On Monday, Mission Local published an article with documentation revealing that Muni has inflicted citywide transit mayhem by shunting buses and drivers off its most crowded lines to patch service during the long-planned Twin Peaks tunnel closure. Some of San Francisco’s busiest bus routes have been hamstrung with unannounced, de-facto cuts of up to 33 percent, resulting in thousands of hours of missed service, long waits, packed vehicles and legions of agitated riders.
Well, that’s not good. Neither is essentially neglecting to warn anyone you were planning to do this — including the office of the mayor. And that also happened.
Per City Hall sources, we’ve learned that the mayor’s office purportedly did not learn that Muni planned to backfill train service by diverting buses and drivers away from core lines — inducing a predictable transit nightmare — until receiving a perfunctory call very shortly before the tunnel was closed for maintenance on June 25. By then, the pending commuting morass was a fait accompli.
As such, even high-level city officials — like the rest of us — didn’t realize the ensuing months of abysmal transit service wasn’t just Muni business-as-usual until they read about it in the newspaper: First, in late July, in the Examiner, and then on this site this week, with additional data and details.
Mayor London Breed, who assumed office on July 11, has not yet returned our messages, but we are told she is deeply upset. It remains to be seen what our mayor does about Muni moving ahead with a transit “solution” to the tunnel closure it knew would induce citywide dysfunction — and, additionally, keeping this information to itself.
Muni officials insist, however, the June 25 closure of the Twin Peaks tunnel was hardly a secret. That’s true enough: In response to our query, they listed some three dozen methods used to inform the general public of the pending maintenance project, including: a website; newspaper ads; contractors’ 30- and 60-day notices to residences near construction areas; an e-mail blast to all city employees, an “InsideSFMTA article for employees;” and not one, but two videos.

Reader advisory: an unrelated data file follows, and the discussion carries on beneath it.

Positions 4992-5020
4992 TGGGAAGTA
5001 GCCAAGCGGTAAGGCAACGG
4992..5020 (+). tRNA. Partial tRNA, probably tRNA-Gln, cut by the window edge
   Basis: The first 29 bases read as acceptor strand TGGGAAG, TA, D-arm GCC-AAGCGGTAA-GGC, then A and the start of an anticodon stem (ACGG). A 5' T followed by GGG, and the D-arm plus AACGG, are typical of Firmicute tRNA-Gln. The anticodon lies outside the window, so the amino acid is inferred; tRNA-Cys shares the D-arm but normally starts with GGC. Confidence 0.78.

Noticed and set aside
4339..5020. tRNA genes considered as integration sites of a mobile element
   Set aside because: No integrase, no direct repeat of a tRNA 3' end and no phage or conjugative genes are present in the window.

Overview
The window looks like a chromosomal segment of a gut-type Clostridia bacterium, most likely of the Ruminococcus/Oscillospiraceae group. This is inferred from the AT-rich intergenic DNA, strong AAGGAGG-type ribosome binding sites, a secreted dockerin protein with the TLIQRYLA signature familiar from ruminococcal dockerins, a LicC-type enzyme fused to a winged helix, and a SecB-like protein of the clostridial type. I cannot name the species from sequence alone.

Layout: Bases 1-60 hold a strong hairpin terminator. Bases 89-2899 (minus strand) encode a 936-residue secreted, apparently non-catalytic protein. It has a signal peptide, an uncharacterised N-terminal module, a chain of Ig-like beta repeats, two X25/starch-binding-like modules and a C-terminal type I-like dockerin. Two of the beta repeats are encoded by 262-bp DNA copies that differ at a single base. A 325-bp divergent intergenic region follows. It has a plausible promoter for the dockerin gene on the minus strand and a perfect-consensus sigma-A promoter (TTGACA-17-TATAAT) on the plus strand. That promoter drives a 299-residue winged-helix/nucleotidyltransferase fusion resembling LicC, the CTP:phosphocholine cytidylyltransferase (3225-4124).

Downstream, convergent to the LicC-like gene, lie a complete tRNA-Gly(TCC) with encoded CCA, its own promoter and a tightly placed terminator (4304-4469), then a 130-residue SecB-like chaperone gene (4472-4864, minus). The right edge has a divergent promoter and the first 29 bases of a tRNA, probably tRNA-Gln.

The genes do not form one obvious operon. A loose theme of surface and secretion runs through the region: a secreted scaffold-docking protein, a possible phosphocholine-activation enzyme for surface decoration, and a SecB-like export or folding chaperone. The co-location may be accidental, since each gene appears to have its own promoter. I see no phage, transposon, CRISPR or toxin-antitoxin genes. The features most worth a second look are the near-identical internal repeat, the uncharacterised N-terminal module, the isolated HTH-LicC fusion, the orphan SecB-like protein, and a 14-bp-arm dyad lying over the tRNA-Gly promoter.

Muni forwarded us much of the above material — and while all of these items diligently explain how to cope if you’re a rider of the K-, L-, or M-train impacted by the tunnel closure, none of the promotional materials — none of them — reveal that the transit agency planned to service these passengers by shortchanging other passengers by appropriating vehicles and drivers from their bus lines.
But that was the plan, as this poster hanging in Muni’s Kirkland bus yard reveals in painstaking detail, highlighting in black and white the “18 runs that may be canceled on any given day in order to provide support for the Twin Peaks 60-day shutdown.”
At this point, let’s take a deep breath and posit a question: Why has so little been written about the biggest story in this city that doesn’t involve an irradiated Hunters Point Shipyard and its fraudulent cleanup? Muni carries more than 200 million riders a year — and yet, in the midst of a Muni meltdown rivaling the awful summer of 1998, this city and its media outlets have all but rendered them invisible.
But these people are not invisible. As such, please meet Evelyn and Barry Adler.
Half a lifetime ago, during the Korean War, Barry Adler was stationed in Greenland, manning the Distant Early Warning Line. The Russians, thank God, never launched a nuclear strike — it turns out there were more subtle ways for them to undermine this country. So, Adler was, essentially, wasting his time in a cold and windy place.